On Wednesday 16 October you can enjoy two talks in one night; with academics delivering 21 talks across 11 bars in two different sessions – one at 6.30pm and another at 8pm.
That’s a lot of choices! Which is why we have put together a taste test of bars and talks so you can sample before you decide.
Cameron Webb at Nick and Nora’s Parramatta
Summer’s just around the corner, and as soon as the temperature rises, mosquitoes come out to play. But what will happen as climate change warms up our cooler seasons? Will mosquitoes be a problem even in winter? And how much do we really know about them?
Pop down to Nick and Nora’s in Parramatta to hear mosquito expert Cameron Webb talk about the world of mosquitoes and where they come from, why they bite, and what climate change means for our relationship with the mosquito. And find out once and for all if they really are more attracted to you than to your friends.
Clinton Free at the Bristol Arms Hotel
Most crimes are committed on an impulse. However, fraud is frequently premeditated and perpetrated over a long period of time. For this reason, fraud is generally said to require an offender who is able to rationalise their misconduct.
Clinton Free has interviewed hundreds of fraud offenders in prisons across Australia and the U.S.A. to understand the way that offenders rationalise their misconduct. Join Clinton as he discusses how we can learn from, and potentially prevent, this crime.
Catherine Grueber’s talk at Button Bar
There’s no doubt about it — we’re in the midst of an extinction crisis. Human activity continues to endanger the populations of animal species worldwide. Luckily, there are enthusiastic conservation biologists working to save them. Catherine Grueber is using her genetics research to determine the most effective strategies for bringing populations back from the brink of extinction. She will discuss how the work being done today is helping to protect threatened species for the future and how to fix things when they go wrong.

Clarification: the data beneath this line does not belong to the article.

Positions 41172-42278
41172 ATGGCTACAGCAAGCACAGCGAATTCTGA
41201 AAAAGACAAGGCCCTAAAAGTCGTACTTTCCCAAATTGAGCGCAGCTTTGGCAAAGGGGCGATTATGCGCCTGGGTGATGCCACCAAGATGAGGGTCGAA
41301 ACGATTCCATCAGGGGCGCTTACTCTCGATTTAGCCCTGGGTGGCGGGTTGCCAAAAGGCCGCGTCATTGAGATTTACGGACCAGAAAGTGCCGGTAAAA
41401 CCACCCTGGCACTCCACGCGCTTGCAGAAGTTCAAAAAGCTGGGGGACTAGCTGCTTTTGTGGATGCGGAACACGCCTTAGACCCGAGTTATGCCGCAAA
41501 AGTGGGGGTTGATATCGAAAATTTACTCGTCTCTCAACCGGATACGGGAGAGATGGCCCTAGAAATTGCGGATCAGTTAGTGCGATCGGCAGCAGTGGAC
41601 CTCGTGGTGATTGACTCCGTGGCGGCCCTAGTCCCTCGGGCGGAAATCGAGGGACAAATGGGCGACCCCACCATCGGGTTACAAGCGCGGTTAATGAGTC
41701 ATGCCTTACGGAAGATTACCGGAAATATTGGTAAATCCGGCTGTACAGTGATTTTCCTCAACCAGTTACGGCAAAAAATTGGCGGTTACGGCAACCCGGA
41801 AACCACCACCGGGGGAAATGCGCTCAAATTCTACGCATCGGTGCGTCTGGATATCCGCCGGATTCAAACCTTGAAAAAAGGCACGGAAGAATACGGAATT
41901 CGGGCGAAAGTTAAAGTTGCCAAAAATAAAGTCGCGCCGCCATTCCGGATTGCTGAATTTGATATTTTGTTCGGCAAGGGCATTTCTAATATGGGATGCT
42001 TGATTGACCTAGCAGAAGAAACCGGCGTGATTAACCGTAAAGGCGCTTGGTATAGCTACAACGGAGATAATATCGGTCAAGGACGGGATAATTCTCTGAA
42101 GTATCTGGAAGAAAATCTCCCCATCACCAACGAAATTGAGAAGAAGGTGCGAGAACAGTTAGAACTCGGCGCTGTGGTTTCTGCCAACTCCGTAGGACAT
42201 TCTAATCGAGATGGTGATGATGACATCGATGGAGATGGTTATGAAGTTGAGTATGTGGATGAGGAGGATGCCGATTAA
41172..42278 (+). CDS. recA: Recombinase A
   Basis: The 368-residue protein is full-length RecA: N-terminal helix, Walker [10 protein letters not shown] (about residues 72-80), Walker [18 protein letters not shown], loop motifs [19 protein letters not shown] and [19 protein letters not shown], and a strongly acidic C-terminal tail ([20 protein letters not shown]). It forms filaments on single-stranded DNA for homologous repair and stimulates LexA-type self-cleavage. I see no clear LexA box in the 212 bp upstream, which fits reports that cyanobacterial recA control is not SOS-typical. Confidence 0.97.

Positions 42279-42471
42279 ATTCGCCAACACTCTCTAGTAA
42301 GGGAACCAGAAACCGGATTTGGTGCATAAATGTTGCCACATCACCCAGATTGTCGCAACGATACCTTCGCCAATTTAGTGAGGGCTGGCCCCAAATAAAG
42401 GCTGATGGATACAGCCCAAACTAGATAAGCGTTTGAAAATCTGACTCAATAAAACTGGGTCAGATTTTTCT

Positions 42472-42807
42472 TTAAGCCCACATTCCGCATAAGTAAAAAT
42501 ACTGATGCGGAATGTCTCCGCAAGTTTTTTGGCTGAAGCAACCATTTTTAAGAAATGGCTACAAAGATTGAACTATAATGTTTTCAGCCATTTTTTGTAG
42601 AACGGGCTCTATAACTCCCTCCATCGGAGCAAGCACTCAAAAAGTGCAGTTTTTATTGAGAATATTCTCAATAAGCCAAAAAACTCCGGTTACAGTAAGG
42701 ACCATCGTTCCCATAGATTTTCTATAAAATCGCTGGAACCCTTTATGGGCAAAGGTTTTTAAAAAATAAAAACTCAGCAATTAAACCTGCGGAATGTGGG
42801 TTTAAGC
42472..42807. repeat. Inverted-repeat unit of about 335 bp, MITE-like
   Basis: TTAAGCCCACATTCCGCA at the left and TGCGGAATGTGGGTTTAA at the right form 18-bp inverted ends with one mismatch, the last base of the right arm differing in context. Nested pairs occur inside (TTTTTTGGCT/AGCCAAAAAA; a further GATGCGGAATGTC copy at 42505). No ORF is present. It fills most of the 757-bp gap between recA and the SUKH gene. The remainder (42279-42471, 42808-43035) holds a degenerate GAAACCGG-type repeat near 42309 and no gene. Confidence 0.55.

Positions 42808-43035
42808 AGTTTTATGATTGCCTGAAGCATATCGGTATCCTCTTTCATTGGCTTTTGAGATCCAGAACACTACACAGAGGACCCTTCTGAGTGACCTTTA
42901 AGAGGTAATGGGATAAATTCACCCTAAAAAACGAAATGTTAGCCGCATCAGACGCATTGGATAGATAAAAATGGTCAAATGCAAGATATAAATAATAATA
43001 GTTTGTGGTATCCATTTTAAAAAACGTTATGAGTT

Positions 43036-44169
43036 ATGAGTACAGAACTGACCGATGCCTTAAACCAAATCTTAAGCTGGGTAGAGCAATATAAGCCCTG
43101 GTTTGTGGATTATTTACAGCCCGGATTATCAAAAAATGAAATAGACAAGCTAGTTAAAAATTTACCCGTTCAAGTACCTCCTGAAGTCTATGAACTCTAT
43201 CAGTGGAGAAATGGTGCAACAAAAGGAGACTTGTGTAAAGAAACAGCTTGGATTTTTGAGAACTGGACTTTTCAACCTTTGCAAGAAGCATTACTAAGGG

Jacqueline Thomas at Button Bar
What happens when you flush the toilet? It’s not something that many of us think about, but we need to. Globally, only 2.4 billion people have access to safe sanitation. That means there are over 4.6 billion people who don’t. Ever increasing quantities of human waste are contaminating our oceans and rivers with severe consequences for human health and the planet.
Join Jacqueline Thomas who will take you on her journey in seeking sustainability through improving sanitation across Africa, India, The Pacific Islands and Australia. She will weave the real-life, and sometimes humorous, realities of sanitation work with the global need to meet our sustainable development goals.
Jason Chin at The Sussex Hotel
In the courtroom, forensic science is often leaned on by a jury to provide a conviction of guilt. We know, however, that the legal system doesn’t always get it right, both in Australia and abroad. With justice at stake, it raises the question, ‘why are our court rooms still getting it wrong?’ In the science world, the revelation of many surprising false discoveries led to the ‘open science’ movement which gave scientists the ability to verify (and often improve) each other’s work. So, why aren’t we doing the same in the forensic science world? In this talk Jason will discuss how the ‘open science’ approach could provide solutions to many of the problems that have plagued forensic science and bring an end to wrongful convictions.